We are in the midst of a giant, unplanned, and uncontrolled social experiment: a wave of young people are growing up immersed in ubiquitous network connectivity. In the Silicon Valley spirit of “just do it”, we have thrown everyone, including kids and teen agers onto the maelstrom of the Internet, with no safety net or signposts. Given that even grown ups behave like idiot adolescents on the web, it doesn’t seem like the greatest environment for growing up.
Needless to say, there is a lot of parental anxiety about all this. And where there is anxiety, capitalism finds a market. Apps to the rescue!
Pamela Wisniewski and colleagues reported last week on a study of dozens of apps that are genearally aimed at “adolescent online safety” . One of their important contributes is a systematic definition of the types of strategies that may be developed. There are non-technical strategies (e.g., rulemaking), but the study focuses on technical strategies, i.e., the services provided by supposed “safety” apps.
They describe two kinds of strategy, “parental control”, and “teen self-regulation”. Parental control strategies are monitoring, restriction, and active mediation. Teen self-regulation strategies are self- awareness, impulse control, and risk-coping. In addition, apps might have an informational or teaching approach.
It should be clear that all these strategies have a role and value, but I think everyone agrees that “growing up” almost certainly means moving to self-regulation.
The heart of the study is an analysis of some 75 apps, classifying the strategies enabled by each. These apps mostly run in the background, to monitor and report activity on the mobile device. In short, spyware.
The results are clear as day: almost all of the “safety” apps are designed to monitor and restrict the online behavior of teens. Presumably, these features implement parental controls, not self-control. This study could not evaluate the effectiveness of these apps, or compare different strategies. But it is very clear that “the market” is delivering only a few of the possible strategies.
The researchers point out some conceptual weaknesses in the technical strategies employed by the apps.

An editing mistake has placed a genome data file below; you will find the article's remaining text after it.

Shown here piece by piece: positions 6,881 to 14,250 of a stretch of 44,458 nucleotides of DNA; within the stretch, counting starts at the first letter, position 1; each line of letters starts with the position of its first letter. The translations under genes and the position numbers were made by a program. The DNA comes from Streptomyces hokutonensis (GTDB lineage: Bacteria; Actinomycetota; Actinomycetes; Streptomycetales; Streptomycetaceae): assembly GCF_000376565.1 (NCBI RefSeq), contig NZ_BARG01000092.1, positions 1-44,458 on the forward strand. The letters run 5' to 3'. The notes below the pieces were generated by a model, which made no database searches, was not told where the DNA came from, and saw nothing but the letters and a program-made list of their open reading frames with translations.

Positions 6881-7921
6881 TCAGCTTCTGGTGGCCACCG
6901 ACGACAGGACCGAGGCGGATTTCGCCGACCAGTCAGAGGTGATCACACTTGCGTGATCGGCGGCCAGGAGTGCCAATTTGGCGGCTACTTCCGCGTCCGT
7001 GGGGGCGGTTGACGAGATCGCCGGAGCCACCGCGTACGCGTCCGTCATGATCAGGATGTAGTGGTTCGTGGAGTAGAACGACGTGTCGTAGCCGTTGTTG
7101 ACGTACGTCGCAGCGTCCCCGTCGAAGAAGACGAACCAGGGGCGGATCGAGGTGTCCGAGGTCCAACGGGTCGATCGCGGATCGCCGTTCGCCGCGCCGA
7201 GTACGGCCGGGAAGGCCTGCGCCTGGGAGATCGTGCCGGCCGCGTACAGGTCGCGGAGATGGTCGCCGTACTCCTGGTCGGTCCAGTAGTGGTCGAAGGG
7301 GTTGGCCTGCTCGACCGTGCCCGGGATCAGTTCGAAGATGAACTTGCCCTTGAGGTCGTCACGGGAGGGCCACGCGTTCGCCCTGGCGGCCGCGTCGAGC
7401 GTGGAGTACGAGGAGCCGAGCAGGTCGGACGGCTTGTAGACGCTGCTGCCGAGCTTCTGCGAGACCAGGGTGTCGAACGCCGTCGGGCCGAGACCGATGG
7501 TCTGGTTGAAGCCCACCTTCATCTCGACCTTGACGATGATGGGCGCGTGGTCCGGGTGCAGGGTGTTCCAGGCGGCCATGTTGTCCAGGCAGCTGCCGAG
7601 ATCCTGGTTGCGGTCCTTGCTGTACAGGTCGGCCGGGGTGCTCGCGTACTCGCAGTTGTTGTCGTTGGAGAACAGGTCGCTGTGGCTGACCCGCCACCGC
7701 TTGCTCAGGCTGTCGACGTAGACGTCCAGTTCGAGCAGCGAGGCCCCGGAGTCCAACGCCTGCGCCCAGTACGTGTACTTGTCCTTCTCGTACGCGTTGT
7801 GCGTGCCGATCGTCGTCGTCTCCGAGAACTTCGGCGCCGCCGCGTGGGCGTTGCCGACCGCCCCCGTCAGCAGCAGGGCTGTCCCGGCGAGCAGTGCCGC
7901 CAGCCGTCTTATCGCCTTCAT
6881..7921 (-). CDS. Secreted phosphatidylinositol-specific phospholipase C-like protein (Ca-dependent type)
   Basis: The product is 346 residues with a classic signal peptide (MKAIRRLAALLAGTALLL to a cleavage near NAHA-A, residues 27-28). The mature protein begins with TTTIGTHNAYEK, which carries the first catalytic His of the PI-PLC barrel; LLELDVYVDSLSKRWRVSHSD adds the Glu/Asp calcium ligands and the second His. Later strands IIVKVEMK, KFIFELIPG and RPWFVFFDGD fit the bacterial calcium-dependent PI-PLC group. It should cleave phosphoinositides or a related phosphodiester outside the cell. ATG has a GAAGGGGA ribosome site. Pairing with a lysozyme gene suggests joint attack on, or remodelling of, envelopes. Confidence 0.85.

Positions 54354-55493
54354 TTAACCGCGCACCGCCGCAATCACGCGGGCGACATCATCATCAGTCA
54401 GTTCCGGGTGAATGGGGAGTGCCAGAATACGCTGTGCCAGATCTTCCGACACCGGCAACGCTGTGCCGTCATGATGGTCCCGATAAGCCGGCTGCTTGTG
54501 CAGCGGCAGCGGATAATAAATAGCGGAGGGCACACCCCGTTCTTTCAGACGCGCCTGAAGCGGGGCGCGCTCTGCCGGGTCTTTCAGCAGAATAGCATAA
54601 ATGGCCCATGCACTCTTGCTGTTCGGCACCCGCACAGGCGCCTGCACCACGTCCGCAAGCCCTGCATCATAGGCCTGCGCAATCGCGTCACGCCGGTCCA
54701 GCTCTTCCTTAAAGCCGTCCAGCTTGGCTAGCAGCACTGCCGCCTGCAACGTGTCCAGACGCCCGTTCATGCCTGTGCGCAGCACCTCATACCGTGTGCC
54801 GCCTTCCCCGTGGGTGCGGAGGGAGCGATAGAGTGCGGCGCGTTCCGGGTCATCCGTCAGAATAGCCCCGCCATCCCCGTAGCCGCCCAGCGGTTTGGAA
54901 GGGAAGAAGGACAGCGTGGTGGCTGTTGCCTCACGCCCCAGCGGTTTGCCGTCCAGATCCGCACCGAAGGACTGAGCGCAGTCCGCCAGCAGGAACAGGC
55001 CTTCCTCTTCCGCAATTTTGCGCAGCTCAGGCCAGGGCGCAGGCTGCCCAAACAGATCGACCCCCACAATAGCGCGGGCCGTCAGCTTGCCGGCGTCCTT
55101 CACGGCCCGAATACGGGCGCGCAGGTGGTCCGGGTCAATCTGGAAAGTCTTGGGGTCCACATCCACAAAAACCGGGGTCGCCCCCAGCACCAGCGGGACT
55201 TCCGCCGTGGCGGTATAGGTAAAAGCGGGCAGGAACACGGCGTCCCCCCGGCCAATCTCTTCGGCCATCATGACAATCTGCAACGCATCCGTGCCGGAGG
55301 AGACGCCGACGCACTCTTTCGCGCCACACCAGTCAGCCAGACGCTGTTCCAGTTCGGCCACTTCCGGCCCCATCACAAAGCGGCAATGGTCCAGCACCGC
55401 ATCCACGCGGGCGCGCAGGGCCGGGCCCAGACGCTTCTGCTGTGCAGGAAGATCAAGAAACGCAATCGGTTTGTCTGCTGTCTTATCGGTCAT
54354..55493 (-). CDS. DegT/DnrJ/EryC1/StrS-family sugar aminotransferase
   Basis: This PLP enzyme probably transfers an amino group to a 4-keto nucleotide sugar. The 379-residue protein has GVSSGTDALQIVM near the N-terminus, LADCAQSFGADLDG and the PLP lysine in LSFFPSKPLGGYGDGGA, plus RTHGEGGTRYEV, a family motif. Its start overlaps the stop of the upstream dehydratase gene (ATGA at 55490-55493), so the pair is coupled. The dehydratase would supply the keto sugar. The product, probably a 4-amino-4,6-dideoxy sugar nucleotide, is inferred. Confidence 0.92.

“These features weren’t helping parents actually mediate what their teens are doing online,” said Wisniewski. “They weren’t enhancing communication, or helping a teen become more self-aware of his or her behavior.” (quoted in ])
Many of them operate as covert and pretty hostile spyware, which might be what parents want, but has all sorts of possible side effects. “the features offered by these apps generally did not promote values, such as trust, accountability, respect, and transparency, that are often associated with more positive family values“ (p. 60)
“Simply put, the values embedded within these apps were incongruent with how many parents of teens want to parent.” (p. 60)
To me, it is clear that these apps suffer from not just wrongheaded thinking (i.e., taking the parent as the target customer rather than the teen, or better yet, the family), but also form the affordances of the app-verse.
The Internet delivers two things very well: instant gratification (“click here”), and surveillance. Delivering self-regulation is much, much harder than delivering “swipe right”.
The Internet is all about surveillance. The wealthiest companies in the world are basically in the business of monitoring everybody as much as possible. Putting this technology in the hands of parents is literally a no-brainer. And the lack of brain effort shows.
From this point of view, the landscape documented by Wisniewski et al. is completely unsurprising. (This is also another indication that market forces are hardly the secret to good design. The market creates a hundred thousand health apps and hundreds of dating apps, because people want them, even if they don’t actually do any good.)
The researchers point out that there is an opportunity for much better design here. Some of the few apps that focus on self-regulation use the same surveillance techniques, but self-reporting and regulating. Can we design better ways to deliver self-awareness and, if desired, self-limitation? For example, everyone might benefit from a way to put an extra latch on some links, just to slow down and maybe not go there so often. An “are you sure” filter, to gently deter over doing it.
Another opportunity would be clever forms for communication within the family. I can think of some interesting technical challenges here. Obviously, there is a need to create trust, and, in my opinion, unilateral spying is not a good way to do that. But there is a need to share information and context, and a mobile device is uniquely suited to do that. So can be we make a sort of “family snap chat”, an app that, with mutual consent, shares a pretty comprehensive view of what’s going on.
For that matter, it would be nice to be able to easily share specific messages and threads, without having to necessarily share everything. Or tracking certain actions and not others. (For instance, I should be able to gossip with my best friends without CCing Mom, but perhaps software might flag when strangers are talking to me.)
This is a very useful paper.
- Matt Swayne, Online security apps focus on parental control, not teen self-regulation, in Penn State News. 2017. http://news.psu.edu/story/452954/2017/02/27/research/online-security-apps-focus-parental-control-not-teen-self
- Pamela Wisniewski, Arup Kumar Ghosh, Heng Xu, Mary Beth Rosson, and John M. Carroll, Parental Control vs. Teen Self-Regulation: Is there a middle ground for mobile online safety?, in Proceedings of the 2017 ACM Conference on Computer Supported Cooperative Work and Social Computing. 2017, ACM: Portland, Oregon, USA. p. 51-69. http://dl.acm.org/citation.cfm?id=2998352